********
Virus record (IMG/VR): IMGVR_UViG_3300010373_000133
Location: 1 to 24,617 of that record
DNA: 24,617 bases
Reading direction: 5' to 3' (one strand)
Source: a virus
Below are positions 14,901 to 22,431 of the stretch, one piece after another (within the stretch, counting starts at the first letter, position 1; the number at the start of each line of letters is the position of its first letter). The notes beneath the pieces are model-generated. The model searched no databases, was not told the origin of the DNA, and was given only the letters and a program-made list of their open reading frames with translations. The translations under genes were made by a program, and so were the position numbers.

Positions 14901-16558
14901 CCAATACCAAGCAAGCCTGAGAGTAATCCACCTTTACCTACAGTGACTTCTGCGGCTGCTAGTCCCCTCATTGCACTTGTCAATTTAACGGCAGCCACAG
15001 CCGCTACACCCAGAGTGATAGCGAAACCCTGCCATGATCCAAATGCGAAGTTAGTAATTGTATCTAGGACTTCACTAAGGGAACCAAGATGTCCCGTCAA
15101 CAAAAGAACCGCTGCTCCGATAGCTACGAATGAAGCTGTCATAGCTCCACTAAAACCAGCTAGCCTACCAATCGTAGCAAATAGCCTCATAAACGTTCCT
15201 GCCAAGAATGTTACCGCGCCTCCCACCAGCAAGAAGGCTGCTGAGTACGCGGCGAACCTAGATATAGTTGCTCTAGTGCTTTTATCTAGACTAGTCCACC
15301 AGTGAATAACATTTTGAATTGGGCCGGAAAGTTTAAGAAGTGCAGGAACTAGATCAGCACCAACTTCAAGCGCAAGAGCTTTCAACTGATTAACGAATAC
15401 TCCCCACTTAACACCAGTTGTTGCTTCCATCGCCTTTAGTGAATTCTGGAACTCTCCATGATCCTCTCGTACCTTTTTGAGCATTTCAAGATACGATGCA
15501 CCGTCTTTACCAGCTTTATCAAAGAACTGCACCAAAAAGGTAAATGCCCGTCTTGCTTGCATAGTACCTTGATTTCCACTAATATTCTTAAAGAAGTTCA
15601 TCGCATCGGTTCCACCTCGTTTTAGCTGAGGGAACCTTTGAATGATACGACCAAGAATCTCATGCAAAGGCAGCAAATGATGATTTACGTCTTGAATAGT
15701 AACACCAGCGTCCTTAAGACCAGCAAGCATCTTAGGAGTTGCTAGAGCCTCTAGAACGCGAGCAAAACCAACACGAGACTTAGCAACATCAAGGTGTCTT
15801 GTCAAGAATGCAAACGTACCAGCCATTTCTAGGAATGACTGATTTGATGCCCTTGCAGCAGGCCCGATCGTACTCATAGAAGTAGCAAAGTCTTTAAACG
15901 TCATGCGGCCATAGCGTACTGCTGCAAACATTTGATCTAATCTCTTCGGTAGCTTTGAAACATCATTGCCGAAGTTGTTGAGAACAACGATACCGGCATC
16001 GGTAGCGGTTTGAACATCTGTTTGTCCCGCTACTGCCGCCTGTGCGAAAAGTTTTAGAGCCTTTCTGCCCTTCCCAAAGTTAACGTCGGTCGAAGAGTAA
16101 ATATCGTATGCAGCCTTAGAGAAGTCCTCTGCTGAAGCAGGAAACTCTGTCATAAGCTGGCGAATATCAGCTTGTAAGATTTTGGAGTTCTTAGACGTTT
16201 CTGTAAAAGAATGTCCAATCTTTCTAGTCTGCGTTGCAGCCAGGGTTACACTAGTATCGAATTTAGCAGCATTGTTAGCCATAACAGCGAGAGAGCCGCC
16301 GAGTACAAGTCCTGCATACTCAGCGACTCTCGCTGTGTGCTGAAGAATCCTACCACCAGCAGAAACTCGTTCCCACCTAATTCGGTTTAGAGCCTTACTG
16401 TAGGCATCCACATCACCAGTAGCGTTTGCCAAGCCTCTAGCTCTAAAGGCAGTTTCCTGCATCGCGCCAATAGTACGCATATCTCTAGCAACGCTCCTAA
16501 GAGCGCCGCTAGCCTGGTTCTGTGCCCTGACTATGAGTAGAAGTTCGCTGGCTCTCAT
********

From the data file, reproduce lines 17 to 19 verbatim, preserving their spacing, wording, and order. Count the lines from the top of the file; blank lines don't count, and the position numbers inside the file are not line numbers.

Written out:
15801 GTCAAGAATGCAAACGTACCAGCCATTTCTAGGAATGACTGATTTGATGCCCTTGCAGCAGGCCCGATCGTACTCATAGAAGTAGCAAAGTCTTTAAACG
15901 TCATGCGGCCATAGCGTACTGCTGCAAACATTTGATCTAATCTCTTCGGTAGCTTTGAAACATCATTGCCGAAGTTGTTGAGAACAACGATACCGGCATC
16001 GGTAGCGGTTTGAACATCTGTTTGTCCCGCTACTGCCGCCTGTGCGAAAAGTTTTAGAGCCTTTCTGCCCTTCCCAAAGTTAACGTCGGTCGAAGAGTAA